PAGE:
State House News Service reports that Stacey Monahan, a Dorchester resident, is stepping down from her post as executive director of the Massachusetts Democratic Party. Clare Kelly, who worked on Gov. Deval Patrick's re-election efforts in the field, will take over the job.
Monahan is a former aide to U.S. Rep. Stephen Lynch and she founded the Ashmont-Adams Civic Association in 1999. A former candidate for state representative, she is on the list of folks who have held the ceremonial post of Mayor of Dorchester.
Fasten your seatbelts, Lower Mills residents.
Starting next month and running into November, Washington Street, Adams Street, and River Street are scheduled to be periodically closed as part of a project of rehabbing and replacing a major pipeline that distributes water to the area. Read more
The Dorchester Day Parade Committee is seeking students to compete in an annual essay contest that will earn two winners a $500 US Savings Bond. A completed registration form and essay must be postmarked by March 12, 2011 to be considered for a prize. Two prizes will be awarded to the winning essays — one from grades 9-10 and a second from grades 6-8. The winners will be announced at the Dot Day Kickoff dinner on March 24.
The grandson of Robert F. Kennedy is slated to speak at Dorchester's fifth annual St. Patrick's Day brunch.
Joseph P. Kennedy III is an assistant district attorney on Cape Cod whose speech on the Massachusetts State House floor a week after the shootings in Arizona and 50 years after his great-uncle John F. Kennedy gave the "City on a Hill" speech raised eyebrows. Read more
Feb. 17, 2011
Dave McDonald, a Mattapan-based contractor, gets 75 percent of his business from the city of Boston and has worked on more than 60 housing projects with the help of a block grant program.
But his business is now in danger, he says, with President Obama’s budget axe poised to come down on the federal Community Development Block Grants (CDBG), which also support programs for the homeless, economic development, and human services. Read more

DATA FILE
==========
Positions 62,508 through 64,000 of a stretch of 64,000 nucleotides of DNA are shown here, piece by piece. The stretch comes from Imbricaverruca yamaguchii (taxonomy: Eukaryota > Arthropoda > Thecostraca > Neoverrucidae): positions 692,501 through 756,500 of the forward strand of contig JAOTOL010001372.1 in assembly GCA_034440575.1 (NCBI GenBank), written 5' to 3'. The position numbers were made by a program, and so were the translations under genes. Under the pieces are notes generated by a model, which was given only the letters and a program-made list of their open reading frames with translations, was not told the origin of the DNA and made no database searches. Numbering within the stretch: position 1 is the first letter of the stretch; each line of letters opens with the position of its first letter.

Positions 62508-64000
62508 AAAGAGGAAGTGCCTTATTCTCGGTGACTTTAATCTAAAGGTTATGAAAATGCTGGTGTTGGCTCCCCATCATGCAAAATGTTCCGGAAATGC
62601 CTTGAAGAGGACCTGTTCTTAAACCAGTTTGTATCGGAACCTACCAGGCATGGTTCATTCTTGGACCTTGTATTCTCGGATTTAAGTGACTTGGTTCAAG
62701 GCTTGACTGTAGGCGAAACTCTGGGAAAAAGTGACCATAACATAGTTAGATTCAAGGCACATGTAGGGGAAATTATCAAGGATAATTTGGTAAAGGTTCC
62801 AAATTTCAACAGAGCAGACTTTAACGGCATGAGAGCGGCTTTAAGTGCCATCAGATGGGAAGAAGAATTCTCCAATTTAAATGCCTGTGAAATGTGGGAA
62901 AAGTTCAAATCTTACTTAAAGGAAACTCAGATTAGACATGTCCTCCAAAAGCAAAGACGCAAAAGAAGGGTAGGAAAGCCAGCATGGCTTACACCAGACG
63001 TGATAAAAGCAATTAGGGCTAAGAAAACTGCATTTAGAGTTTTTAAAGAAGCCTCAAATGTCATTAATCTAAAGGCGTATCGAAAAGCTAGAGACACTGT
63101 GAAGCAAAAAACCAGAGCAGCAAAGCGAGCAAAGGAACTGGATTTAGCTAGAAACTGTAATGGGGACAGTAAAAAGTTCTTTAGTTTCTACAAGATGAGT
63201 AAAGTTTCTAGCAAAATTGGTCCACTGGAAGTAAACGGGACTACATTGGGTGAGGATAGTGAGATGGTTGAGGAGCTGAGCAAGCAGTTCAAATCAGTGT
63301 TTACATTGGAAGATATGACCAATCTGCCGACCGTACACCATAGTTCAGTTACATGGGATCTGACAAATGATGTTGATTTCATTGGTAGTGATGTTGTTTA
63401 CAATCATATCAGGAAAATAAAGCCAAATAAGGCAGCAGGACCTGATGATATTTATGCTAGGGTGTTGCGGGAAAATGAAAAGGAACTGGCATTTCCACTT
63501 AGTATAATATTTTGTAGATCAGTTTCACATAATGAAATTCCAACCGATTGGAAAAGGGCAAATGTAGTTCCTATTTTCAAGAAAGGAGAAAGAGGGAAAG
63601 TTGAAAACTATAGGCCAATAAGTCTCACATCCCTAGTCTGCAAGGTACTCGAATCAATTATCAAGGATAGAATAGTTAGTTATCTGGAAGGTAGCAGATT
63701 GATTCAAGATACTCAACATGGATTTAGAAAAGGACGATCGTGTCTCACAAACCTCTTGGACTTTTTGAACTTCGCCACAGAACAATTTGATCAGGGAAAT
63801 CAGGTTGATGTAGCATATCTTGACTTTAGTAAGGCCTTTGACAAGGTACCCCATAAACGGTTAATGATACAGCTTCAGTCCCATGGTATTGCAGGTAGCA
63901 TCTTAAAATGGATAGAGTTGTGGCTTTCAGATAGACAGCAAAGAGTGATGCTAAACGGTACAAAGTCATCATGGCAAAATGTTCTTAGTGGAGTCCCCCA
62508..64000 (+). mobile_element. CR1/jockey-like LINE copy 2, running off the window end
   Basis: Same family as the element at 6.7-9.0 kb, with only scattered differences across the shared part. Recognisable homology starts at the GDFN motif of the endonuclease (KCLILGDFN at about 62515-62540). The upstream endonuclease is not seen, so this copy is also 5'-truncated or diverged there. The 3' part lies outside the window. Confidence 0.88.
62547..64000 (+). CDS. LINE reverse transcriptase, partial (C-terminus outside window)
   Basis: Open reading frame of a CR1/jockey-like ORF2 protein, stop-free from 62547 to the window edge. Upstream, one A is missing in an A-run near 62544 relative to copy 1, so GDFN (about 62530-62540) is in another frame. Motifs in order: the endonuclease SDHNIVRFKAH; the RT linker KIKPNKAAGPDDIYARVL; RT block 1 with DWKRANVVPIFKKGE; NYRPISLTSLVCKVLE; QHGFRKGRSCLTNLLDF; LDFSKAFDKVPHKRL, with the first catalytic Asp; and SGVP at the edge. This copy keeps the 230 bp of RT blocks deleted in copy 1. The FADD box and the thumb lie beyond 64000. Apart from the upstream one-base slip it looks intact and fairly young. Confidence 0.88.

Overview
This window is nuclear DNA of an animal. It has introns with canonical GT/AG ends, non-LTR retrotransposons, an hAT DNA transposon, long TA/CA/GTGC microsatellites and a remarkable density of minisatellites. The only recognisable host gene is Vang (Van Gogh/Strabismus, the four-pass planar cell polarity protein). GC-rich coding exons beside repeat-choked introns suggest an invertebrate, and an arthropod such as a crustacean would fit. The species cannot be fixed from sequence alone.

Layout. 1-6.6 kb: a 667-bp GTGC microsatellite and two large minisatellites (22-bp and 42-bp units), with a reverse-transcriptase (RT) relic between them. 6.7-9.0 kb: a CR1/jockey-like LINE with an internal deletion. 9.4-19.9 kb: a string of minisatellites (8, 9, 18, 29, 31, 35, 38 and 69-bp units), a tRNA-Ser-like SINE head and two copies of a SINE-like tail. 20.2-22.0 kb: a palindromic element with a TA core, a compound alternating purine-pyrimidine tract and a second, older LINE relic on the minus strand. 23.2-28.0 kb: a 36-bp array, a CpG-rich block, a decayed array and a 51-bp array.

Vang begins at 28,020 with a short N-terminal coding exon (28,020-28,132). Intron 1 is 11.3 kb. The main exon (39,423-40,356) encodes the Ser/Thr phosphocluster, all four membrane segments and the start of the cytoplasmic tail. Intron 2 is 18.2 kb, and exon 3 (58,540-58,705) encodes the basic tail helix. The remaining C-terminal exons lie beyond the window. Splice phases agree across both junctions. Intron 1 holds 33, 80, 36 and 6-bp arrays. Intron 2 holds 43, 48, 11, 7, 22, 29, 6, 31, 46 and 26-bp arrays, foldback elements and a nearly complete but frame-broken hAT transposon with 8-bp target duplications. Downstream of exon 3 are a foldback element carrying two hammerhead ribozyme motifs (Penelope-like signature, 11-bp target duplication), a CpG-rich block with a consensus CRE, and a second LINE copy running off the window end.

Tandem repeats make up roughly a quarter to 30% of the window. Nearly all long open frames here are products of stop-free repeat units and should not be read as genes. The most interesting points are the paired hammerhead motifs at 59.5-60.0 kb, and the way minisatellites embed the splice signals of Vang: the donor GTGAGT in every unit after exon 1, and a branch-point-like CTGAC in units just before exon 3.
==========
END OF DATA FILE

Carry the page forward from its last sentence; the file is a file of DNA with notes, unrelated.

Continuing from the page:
Feb. 17, 2011
Instead of dressing up in black and white, fundraisers for the inaugural Cupid Splash benefit for Save the Harbor/Save the Bay will be wearing bows and wings – and maybe even a bathing suit.
Nine beaches across the state will host the costumed dip-and-dash on April 2 , which raises money for their free events and programs, like the near-annual Dorchester Beach Festival. (The event was originally set for Feb. 12, but was postponed this week.) Read more
Boston's State House delegation on Wednesday voted in state Rep. Aaron Michlewitz as chair.
The North End Democrat, who was unopposed in his bid, also serves as vice chairman of the House side of the Joint Committee on Transportation. Michlewitz, former aide in City Hall and constituent services director for former Speaker Salvatore DiMasi, was elected as state representative in 2009. Read more
The preliminary special election to replace former City Councillor Chuck Turner draws near, and that means things are heating up. (Though nobody’s falsely called anybody a crack addict yet.)
Cornell Mills, one of the seven candidates running for the District 7 seat, took a shot at the odds-on favorite, Tito Jackson, in this Twitter post on Wednesday, echoing a similar push from surrogates: “70% of my donations from [District 7] residents. Not 15%. My events all held in the District. That's real action, not just talk.”
In an email, a spokesman for Jackson’s campaign shot back: "We are not interested in what the Cornell Mills campaign has to say. We are focused on talking to as many voters about Tito and his vision for the community."
Feb. 10, 2011
This article was reported by Rachel Zarrell, Gal Tziperman Lotan, and Stephen Kurkjian, and written by Zarrell.
The last year has been a difficult one for Matthew St. Andrews. In March, he was let go from his full-time job as a FedEx manager. Then in November, he went on unemployment after he lost his temporary construction job. With his income drastically reduced and heightened concern about how he could take care of the needs of his daughter, who stays with him three days a week, St. Andrews successfully applied for the federal food stamps program.
“If I didn’t have a three-year-old, I’d probably be more likely to sleep on friends’ couches,” he said, “and just survive on my own, however I could.”
With a new food stamp card tucked in his wallet, St. Andrews is like so many other people in Dorchester who are having their own bad times. In the past four years, almost 17,000 Dorchester residents have joined the program, making nearly a third of those living in the neighborhood dependent on stamps to buy food for their families. At the end of last year, residents of two of the four Dorchester zip codes placed third and eighth, respectively, in the state for the greatest use of the program.
This increase in the numbers of recently unemployed and the concerted drive by the Patrick Administration to get the poor and elderly who qualify to participate in the program have elevated the numbers of those on food stamps in Massachusetts to the highest levels in history. Read more